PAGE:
A third study indicated that the objective data of certain researchers presented to subjects divided in two groupsone in favour and one against the death penaltywere preferentially received and evaluated by the subjects. Depending on the already-embraced conviction, the subjects appreciated the study that confirmed their belief and rejected the unfavourable study. After being told that the studies were fictitious, researchers noticed that subjects consolidated the convictions they had when they entered the study. 

After this third study, the author formulates the key affirmation that I mentioned in the first paragraph: “If reason is designed to generate sound judgments, then it’s hard to conceive of a more serious design flaw than confirmation bias.”

The author continues to say that although, evolution-wise, the confirmation bias should have disappeared with time, its presence today shows that reason evolved in order to help us defend ourselves from other people, not from ourselves. This is why we are very good at discovering the weaknesses in other people’s arguments and we are blind to our own errors in judgement.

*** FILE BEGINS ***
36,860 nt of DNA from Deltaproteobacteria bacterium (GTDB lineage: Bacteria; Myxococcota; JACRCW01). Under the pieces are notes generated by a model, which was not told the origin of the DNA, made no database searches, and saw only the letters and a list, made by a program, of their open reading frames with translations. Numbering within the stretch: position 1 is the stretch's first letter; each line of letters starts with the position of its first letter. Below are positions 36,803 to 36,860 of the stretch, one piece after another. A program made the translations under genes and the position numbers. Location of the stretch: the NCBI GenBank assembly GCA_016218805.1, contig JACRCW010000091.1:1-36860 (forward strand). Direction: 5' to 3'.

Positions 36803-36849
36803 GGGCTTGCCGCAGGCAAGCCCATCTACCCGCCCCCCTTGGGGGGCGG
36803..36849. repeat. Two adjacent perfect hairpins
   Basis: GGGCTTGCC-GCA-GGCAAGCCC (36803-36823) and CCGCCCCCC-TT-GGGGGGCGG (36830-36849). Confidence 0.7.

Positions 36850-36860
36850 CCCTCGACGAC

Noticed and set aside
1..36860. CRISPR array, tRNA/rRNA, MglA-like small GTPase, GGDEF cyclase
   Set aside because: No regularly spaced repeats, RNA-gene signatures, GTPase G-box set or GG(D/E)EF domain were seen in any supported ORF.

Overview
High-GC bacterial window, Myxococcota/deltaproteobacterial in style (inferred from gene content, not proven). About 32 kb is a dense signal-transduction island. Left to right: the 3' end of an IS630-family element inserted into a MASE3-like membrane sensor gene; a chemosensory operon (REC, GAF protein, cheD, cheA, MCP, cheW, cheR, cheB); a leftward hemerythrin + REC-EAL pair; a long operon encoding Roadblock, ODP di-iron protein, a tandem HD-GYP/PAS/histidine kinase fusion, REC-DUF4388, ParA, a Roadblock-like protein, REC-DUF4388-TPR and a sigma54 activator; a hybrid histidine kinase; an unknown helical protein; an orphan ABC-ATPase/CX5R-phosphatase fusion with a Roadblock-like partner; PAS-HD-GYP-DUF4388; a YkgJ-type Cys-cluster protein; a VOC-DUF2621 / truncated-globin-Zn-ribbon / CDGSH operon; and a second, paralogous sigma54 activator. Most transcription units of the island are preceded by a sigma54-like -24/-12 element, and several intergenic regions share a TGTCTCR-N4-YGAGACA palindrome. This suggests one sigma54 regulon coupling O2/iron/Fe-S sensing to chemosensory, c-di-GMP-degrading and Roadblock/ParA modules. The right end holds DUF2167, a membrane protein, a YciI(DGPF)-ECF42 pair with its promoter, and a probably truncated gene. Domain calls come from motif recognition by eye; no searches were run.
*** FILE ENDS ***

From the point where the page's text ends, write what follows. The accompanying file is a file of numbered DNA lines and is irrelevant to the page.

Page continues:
In the last part of the article, another study is presented that shows that we rely a lot on expert opinions. Subjects were asked to self-evaluate their level of understanding of some common mechanisms (toilets, zippers, etc.) and then to explain how a toilet works and, in the end, to repeat the self-evaluation regarding their level of understanding of the mechanism. The study not only proved that people are wrong on how much they understand, but has also given us hope, when the subjects lowered their self-evaluated level of understanding of the mechanism at the end of the study.

The author shares the conclusion of the researchers that people have an illusory perspective on knowledge due to their mutual collaboration. If an expert can make something we all use, we somehow get the feeling that we all know how that particular thing works. Then she suggests that this explains why so many people agree with governmental policies. The less they know, the more they tend to agree. The more people support an opinion, the stronger the opinion of one person in the group becomes.